Mabel Chamblin Michael R Jones Marie I Simmons Ray Johnson One thing to remember this President’s Day Adams County Deer Harvest down over 21% MLSD amends five-year budget, prepares for future with power plant closings Lady Dragons triumph in sectional opener Lady Hounds eighth graders capture SHAC Tournament title Gary L Fetters Sr Boys Sectional brackets released ‘We’re only as good as the way we treat others’ Another round of smiles Adams County Board of DD members recognized Terry L Unger 8th Grade Lady Devils ousted in tourney semis WU’s McCarty signs with Ohio Christian Joyce A Huddleson Carolyn Spires BREAKING NEWS: Peebles police search for man accused of selling marijuana-laced sweets Decision Time BBN Senior Profile: Summer Grundy Lady Devils fall to Southeastern, 56-48 Devils outlast Manchester 47-44 in double overtime Peebles holds second Hall of Fame Ceremony Senior Profile: Patrick England Sowards hits 1,000, ties PHS three-point mark County agencies prepare for sweeping budget cuts Manchester Council votes to cut police chief’s hours Wrestling debuts in Adams County Peebles Library hosts book signing As plants power down, community must step up Raymond P Dryden Alva Palmer Billie L Shoemaker Judith Long Brent A Arn Girls basketball sectional pairings announced WU’s Weeks will continue gridiron career at next level West Union JH Boys drop pair at Ripley Eighth Grade Lady Hounds roll into SHAC semi-finals Janet A Kennedy DP&L moving ahead with plans to close power plants Outreach Center in Peebles is a hub of giving River Sweep contest winners announced Gordley hits 1,000 mark, but Indians drop crucial SHAC contest to Lynchburg Manchester lifters compete at Piketon Senior Profile: Madelyn Sanders Charles L Hurd Randy Casto Bobby Strunk Dorothy J Scott Chester A Lanter Coach David Smalley picks up 500th career win at Rio Grande Dustin Holbrook Senior Profile: Camron Gordley As usual, optimism abounds on 2017 Reds Caravan Breeze, Beasley newest members of NAHS Athletic HOF Two humble men Adams County Manor Home Health Care makes road to recovery easier Don and Venita Bowles named as Outstanding Fair Supporters ‘Tip off For Tammy’ is a huge success, joint effort by two schools Husted campaign makes stop in Peebles Benefit held for double-lung transplant recipient I loved that muddy water, building in the creek Margaret E Broughton Larry A Hanson DP&L press release confirms closing of power plants Eighth grade girls showdown lives up to hype, North Adams wins in overtime, 45-43 Senior Profile: Raeanna Stamm North Adams Football sign-ups coming soon North Adams JV girls go 11-4 with win over Peebles Harper wins MaxPreps/JJHuddle Athlete of the Week West Union duo headed to the college gridiron Lady Devils make it 11 straight with win at Peebles Adams County residents attend Trump Inauguration A Look back at our Archives Peebles native comes home to film documentary Ohio Valley Wrestling Cub hosting home match on Jan. 31 Ruth A Branscome Velma Hughes Carol L Lewis Betty L Greiner Devils top New Boston 63-53 in finale of Coach Young Classic Lady Devils rout Eastern Pike in Young Classic Indians bounce back with 67-59 win over East OHSAA Baseball Pitch Count Regulation approved for 2017 At the buzzer, Rothwell gives Dragons an overtime win Greyhounds fall to Portsmouth Lady Indians roll past West Union 80-29 From Division II to the Senior Bowl COSI On Wheels visits West Union Elementary News from the Peebles PTO NAJH Basketball hosting ‘Play For The Cure’ Jan. 28 North Adams Elementary recognizes Students and Staff Members of the Month for December Honoring a coaching legend Benefit will assist double-lung transplant patient Peebles to be featured in new documentary Cleaning the stables-the worst job on the farm Wenstrup reselected to serve on House Intelligence Committee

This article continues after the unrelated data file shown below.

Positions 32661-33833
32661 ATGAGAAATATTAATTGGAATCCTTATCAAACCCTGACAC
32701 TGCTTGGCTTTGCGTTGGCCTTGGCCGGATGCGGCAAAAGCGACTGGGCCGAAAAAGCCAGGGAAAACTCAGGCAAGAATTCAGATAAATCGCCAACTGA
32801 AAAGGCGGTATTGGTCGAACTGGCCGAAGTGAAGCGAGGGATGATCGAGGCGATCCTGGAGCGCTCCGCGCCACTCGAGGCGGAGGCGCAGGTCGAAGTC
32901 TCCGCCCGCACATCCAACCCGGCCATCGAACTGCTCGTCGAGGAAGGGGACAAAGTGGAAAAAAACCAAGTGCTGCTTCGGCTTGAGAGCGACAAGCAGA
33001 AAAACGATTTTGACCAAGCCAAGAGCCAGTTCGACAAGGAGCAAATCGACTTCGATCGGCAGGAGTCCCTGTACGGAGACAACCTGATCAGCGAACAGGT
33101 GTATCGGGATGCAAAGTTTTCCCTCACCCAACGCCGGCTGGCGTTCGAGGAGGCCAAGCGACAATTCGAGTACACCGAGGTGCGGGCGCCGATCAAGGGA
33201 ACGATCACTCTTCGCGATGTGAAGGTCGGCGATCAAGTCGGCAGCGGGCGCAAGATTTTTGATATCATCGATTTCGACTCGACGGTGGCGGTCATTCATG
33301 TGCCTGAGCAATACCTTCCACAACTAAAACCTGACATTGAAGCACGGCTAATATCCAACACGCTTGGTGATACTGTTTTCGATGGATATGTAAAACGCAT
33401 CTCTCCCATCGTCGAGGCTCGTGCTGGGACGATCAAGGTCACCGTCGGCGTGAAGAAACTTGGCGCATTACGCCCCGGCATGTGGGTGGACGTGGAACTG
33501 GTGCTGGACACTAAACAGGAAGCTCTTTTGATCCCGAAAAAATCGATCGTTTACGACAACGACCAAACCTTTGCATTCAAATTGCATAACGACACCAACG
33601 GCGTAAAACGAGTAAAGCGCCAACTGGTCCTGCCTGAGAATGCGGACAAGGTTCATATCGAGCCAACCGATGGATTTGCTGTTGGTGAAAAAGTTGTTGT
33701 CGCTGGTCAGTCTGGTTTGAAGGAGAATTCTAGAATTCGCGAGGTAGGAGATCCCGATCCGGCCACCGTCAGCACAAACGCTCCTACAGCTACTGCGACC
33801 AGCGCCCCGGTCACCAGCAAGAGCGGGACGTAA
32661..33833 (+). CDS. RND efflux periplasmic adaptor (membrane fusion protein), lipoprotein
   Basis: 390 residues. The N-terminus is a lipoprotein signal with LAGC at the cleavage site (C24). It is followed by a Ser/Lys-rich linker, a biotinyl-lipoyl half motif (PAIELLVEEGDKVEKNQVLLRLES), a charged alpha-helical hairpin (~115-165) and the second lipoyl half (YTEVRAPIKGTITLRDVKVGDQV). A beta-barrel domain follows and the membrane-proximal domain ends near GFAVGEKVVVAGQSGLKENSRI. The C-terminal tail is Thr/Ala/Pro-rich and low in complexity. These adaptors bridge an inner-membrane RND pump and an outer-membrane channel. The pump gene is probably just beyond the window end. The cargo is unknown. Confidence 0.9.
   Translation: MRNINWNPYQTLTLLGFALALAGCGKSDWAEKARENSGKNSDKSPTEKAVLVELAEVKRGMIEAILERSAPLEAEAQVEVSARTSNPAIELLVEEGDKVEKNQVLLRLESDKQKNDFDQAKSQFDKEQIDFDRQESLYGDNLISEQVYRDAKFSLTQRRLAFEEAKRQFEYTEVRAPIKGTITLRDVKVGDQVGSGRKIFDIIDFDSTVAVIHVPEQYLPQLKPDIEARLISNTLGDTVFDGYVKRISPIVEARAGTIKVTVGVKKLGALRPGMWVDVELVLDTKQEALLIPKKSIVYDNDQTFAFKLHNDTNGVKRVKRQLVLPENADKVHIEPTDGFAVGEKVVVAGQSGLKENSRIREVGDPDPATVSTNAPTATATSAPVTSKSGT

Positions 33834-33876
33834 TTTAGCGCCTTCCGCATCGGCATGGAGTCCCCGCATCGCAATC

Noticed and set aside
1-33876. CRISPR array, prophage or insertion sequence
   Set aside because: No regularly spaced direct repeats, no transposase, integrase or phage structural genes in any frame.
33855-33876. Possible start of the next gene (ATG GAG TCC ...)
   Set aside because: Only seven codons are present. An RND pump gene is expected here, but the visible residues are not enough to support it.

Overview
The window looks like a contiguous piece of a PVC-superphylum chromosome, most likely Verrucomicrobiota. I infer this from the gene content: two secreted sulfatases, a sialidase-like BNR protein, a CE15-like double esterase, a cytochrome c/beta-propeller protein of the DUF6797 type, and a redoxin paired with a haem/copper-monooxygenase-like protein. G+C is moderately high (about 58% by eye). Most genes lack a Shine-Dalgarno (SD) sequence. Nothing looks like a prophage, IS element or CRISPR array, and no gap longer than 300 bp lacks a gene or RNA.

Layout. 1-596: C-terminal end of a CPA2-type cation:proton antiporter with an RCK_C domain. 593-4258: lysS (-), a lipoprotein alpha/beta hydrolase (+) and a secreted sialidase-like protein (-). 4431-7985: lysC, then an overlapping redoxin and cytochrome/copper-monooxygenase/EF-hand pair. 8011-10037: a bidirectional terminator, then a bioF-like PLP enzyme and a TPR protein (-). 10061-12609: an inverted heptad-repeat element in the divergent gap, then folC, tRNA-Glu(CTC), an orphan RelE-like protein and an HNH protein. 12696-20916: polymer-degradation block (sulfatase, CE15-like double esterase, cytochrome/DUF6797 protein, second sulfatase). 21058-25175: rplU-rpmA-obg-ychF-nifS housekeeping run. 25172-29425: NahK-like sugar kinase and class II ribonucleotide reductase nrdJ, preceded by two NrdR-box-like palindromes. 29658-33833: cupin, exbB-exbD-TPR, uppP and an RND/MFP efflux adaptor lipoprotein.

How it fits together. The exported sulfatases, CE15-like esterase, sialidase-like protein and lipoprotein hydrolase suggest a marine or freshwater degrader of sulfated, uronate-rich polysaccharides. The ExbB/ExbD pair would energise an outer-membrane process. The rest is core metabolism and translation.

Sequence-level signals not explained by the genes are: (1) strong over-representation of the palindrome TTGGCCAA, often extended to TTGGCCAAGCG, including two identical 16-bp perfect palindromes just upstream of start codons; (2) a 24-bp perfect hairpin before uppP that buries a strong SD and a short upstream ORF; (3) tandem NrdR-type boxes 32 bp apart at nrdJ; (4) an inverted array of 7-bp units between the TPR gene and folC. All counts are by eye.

I’ve been thinking about that word acceptance